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COVID-19 Pandemic Disproportionately Hurting Youth With ADHD

January 18, 2021
Greg Mattingly, MD
        Greg Mattingly, MD

The COVID-19 pandemic is disproportionately affecting children with attention-deficit/hyperactivity disorder (ADHD) and other educational challenges, Greg Mattingly, MD, said at the opening plenary session of the American Professional Society of ADHD and Related Disorders (APSARD) 2021 Virtual Conference.

“Across the board, what you’ve seen is our children that are struggling have had a widened gap of disparity,” said Dr. Mattingly, Associate Clinical Professor, Washington University, St. Louis, Missouri. “Children from disproportionately economically disadvantaged homes, minority backgrounds, the kids that were poor learners have had a widening gap educationally.”

Dr. Mattingly was one of 9 speakers from around the world who explained at the opening plenary how the pandemic has affected patients with ADHD in their countries. Disparities those patients are experiencing was a theme of the 3-day conference, APSARD president Jeffrey Newcorn, MD, said.

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Dr. Mattingly presented data from the large public school system in Fairfax County, Virginia, just outside of Washington, DC. In the first quarter of the 2020-21 school year, there were 4 times as many middle school students with ADHD or developmental disabilities who received an “F” grade in 2 or more core subjects, compared with the first quarter of the 2019-20 school year. The increase was larger than the increase seen among white students, English learner students, and economically disadvantaged students.

“The children that were doing poor before COVID had the biggest drops,” he said. “They’ve had the biggest drops on academic achievement, they’ve had the biggest drops on not showing up for school, not turning in virtual assignments, becoming demoralized, dropping out of school.”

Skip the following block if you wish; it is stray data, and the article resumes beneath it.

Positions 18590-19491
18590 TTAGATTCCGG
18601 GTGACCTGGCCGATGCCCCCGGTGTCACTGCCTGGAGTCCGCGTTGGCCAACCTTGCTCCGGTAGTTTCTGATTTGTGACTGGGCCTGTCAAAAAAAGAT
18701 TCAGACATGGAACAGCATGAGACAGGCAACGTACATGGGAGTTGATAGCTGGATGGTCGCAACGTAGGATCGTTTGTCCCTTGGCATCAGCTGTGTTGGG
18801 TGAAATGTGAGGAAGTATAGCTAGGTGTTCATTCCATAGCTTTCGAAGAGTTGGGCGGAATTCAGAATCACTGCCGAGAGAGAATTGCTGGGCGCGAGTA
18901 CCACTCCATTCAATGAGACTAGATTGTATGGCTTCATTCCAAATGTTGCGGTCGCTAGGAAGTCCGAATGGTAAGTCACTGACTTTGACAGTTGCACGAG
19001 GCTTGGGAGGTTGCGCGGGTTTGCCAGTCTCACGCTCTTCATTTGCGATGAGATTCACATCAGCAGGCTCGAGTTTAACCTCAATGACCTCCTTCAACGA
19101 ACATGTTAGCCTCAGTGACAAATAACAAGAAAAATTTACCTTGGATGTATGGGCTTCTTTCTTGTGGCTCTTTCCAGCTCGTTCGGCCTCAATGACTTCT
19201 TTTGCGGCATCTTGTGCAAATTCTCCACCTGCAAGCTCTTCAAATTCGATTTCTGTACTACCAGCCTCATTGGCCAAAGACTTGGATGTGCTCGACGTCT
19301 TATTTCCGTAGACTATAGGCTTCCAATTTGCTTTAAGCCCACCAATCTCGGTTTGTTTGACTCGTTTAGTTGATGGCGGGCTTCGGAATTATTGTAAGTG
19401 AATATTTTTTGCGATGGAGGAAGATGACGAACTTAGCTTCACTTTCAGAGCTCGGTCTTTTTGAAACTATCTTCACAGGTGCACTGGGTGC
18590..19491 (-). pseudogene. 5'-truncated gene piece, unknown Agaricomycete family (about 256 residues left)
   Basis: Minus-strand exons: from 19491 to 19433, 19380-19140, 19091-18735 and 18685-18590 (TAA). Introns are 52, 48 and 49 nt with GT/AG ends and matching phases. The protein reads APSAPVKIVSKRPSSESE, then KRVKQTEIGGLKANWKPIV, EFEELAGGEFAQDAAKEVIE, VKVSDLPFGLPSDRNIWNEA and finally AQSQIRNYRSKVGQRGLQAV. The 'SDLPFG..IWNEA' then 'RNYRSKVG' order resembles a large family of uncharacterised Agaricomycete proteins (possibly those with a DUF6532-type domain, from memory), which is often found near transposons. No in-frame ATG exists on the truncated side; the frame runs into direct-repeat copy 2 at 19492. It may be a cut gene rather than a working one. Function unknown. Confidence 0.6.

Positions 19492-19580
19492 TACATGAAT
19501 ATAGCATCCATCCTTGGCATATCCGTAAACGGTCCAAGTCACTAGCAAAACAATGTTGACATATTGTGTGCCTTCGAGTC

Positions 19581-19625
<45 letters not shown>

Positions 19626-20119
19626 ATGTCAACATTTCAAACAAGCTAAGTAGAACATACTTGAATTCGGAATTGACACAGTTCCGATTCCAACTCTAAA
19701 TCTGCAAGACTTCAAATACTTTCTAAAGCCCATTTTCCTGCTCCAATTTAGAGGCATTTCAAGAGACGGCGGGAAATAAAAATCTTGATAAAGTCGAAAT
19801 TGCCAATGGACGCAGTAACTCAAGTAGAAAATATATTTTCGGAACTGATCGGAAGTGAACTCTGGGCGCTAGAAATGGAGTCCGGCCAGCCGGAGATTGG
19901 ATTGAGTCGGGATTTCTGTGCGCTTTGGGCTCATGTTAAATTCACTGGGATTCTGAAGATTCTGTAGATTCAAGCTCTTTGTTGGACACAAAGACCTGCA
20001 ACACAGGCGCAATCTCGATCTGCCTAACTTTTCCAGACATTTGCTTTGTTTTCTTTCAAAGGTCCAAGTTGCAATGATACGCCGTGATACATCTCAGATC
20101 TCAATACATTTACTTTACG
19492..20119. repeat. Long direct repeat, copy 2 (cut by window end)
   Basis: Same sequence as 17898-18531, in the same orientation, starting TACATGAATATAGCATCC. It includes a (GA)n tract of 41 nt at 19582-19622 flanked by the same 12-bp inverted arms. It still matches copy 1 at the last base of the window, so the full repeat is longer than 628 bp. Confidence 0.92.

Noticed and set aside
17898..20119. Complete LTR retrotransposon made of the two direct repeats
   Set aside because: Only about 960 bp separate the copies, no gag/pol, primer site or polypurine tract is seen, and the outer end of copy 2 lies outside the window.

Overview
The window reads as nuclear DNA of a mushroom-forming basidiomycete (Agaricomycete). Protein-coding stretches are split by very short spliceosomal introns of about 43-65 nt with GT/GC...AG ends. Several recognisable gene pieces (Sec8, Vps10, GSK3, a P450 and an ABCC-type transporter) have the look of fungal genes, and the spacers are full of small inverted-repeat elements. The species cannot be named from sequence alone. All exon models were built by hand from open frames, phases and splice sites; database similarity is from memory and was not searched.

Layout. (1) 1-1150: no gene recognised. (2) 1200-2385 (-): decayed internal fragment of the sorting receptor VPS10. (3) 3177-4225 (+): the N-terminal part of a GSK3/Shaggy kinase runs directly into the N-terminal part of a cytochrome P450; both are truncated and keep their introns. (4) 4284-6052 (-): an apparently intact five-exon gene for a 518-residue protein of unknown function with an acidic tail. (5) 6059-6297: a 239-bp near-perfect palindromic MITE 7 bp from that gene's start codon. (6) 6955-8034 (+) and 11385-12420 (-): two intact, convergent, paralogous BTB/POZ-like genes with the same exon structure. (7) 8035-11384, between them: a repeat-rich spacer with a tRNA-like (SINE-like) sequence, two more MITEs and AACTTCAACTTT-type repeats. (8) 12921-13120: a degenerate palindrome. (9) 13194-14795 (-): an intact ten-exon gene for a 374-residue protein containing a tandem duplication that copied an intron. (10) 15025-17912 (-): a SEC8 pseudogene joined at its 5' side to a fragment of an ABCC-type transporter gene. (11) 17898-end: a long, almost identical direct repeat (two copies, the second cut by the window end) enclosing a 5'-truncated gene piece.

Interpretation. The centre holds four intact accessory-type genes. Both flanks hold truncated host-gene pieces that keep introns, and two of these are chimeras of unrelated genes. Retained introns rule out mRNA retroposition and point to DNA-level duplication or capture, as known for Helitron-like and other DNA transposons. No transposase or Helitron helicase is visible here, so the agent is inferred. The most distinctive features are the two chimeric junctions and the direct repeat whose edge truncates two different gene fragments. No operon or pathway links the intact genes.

Dr. Mattingly also pointed to data collected by Cincinnati Children’s Hospital, Ohio, in the spring of 2020. The study found that 31% of parents with students who had ADHD and an Individualized Education Program (IEP) reported that remote learning was “extremely challenging” for the students, while 18% of parents with ADHD and no IEP, and just 4% of parents of children without ADHD or an IEP, did.

“What we see is the kids that were struggling to begin with had the increased struggles during virtual learning, whereas children that were doing well to begin with tended to continue doing well,” said Dr. Mattingly, who is also principal investigator in clinical trials for Midwest Research Group and founding partner of St. Charles Psychiatric Associates, St. Charles, Missouri.

—Terri Airov

Reference

“Opening Plenary: ADHD in the Era of COVID.” Presented at the American Professional Society of ADHD and Related Disorders 2021 Virtual Conference: Virtual; January 15, 2021.

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